Time Period - Contemporary, Present Day, New Millennium/21st Century
Settings Of Play - A bare stage with a stool or small table on one side.
FEATURES / CONTAINS
Interior Set, Bare Stage/Simple Set
Contemporary Costumes / Street Clothes
College Theatre / Student, Community Theatre, Dinner Theatre, Professional Theatre, Shoestring Budget, Large Stage, Blackbox / Second Stage /Fringe Groups
Winner! 2012 LA Weekly Playwriting Award
One young woman's post break-up bender is interrupted when the the iconic mascot on the liquor bottle's label comes to life with advice.
From very still & hard to see
, a collection of short plays by the acclaimed playwright Steve Yockey – a magical, funny, and occasionally surreal creation that will take you on an exhilarating, visceral journey.
This second collection of short plays from Steve Yockey mixes comedic absurdity with raw heartbreak to unearth worlds populated by desperate people, mythical characters, faceless corporate masters, and at least one Slasher flick heroine. The second half of the collection is comprised of the work very still & hard to see. This short play cycle recounts the history of a cursed hotel and the unfortunate guests who stay there. From riding in an erratic elevator and dealing with possessive ghosts to managing an ever-expanding hole in the floor armed only with gleaning supplies, these encounters with the unkown chillingly collapse the distance between the real and the surreal and remind us that, sometimes, bad things do happen for a reason.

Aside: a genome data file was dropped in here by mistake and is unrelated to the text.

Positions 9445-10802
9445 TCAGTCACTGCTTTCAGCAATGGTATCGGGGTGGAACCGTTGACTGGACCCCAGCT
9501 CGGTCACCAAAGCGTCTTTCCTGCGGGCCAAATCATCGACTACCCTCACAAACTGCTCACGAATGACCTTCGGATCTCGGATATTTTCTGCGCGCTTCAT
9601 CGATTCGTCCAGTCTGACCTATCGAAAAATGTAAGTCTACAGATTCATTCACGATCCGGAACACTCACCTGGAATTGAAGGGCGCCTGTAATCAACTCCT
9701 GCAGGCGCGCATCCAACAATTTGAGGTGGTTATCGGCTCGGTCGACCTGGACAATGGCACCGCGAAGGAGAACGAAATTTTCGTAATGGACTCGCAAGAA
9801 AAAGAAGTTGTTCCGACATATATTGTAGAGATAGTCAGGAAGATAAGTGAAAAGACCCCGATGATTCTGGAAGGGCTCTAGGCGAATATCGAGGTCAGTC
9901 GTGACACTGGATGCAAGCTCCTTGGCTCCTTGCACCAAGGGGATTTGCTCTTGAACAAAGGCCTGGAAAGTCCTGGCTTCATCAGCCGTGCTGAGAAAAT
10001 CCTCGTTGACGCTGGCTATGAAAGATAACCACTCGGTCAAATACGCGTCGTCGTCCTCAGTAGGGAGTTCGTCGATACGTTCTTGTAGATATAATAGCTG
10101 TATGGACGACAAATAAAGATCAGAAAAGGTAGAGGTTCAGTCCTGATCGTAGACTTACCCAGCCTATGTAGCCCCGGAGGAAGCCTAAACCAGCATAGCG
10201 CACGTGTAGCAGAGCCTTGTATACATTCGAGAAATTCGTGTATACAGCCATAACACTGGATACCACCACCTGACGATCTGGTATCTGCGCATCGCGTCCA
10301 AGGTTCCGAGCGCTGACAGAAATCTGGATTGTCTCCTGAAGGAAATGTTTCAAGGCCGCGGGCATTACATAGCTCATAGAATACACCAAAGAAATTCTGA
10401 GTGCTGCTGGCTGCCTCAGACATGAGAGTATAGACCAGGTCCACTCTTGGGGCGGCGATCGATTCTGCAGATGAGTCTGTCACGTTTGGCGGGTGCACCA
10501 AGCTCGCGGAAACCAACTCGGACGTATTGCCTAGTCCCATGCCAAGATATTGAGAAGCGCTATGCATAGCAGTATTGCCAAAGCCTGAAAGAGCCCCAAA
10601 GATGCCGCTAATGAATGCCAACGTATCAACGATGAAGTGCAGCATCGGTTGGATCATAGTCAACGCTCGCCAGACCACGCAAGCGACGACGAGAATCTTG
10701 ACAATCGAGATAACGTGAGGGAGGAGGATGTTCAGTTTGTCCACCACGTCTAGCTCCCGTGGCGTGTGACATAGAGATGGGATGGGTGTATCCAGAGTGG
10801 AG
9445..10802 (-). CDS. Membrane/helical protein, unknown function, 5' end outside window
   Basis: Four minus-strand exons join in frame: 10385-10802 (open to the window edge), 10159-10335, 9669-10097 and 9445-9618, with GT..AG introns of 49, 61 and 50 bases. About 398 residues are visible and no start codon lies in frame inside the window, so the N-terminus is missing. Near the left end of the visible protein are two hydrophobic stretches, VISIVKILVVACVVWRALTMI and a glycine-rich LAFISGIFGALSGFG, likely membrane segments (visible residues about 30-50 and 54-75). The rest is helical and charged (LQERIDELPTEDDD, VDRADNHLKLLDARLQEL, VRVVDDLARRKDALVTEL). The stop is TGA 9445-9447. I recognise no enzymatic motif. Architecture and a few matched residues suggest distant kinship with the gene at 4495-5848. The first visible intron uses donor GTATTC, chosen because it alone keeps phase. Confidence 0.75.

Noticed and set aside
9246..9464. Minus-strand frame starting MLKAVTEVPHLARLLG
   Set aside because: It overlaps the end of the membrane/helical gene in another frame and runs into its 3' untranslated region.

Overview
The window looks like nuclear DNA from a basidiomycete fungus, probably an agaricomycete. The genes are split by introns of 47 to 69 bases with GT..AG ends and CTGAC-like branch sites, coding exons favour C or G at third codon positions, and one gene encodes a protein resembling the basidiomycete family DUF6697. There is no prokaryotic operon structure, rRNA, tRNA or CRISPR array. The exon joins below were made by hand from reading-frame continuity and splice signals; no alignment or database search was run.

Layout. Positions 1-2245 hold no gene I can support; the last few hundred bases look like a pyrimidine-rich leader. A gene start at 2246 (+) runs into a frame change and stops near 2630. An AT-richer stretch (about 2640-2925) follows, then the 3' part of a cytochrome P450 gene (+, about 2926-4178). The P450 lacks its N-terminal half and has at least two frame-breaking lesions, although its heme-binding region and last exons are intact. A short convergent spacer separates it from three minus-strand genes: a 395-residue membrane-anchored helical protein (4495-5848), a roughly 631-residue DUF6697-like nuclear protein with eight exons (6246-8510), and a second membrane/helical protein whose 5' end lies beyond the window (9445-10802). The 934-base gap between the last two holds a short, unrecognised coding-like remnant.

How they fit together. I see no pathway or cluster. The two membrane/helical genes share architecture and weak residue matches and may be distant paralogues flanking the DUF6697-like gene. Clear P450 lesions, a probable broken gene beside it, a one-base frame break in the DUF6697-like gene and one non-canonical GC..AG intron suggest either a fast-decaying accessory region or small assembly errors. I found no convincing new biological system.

"Steven Yockey's series of haunted tales is strung together with expert eeriness." - LA Weekly, Read More
"Yockey's new play is an eerie excusion into the surreal and supernatural" - Backstage, Read More
"...The theatrical equivalent of Disneyland’s Space Mountain, i.e. equal parts excitement, terror, and glee, Very Still And Hard To See
provides thrills galore." -Stage Scene LA, Read More
hysterical: a play that tastes like black licorice was commissioned and produced by Dad's Garage in Atlanta, Georgia, as part of Fingertips, which opened on July 10, 2009. It was directed by Matthew Meyers.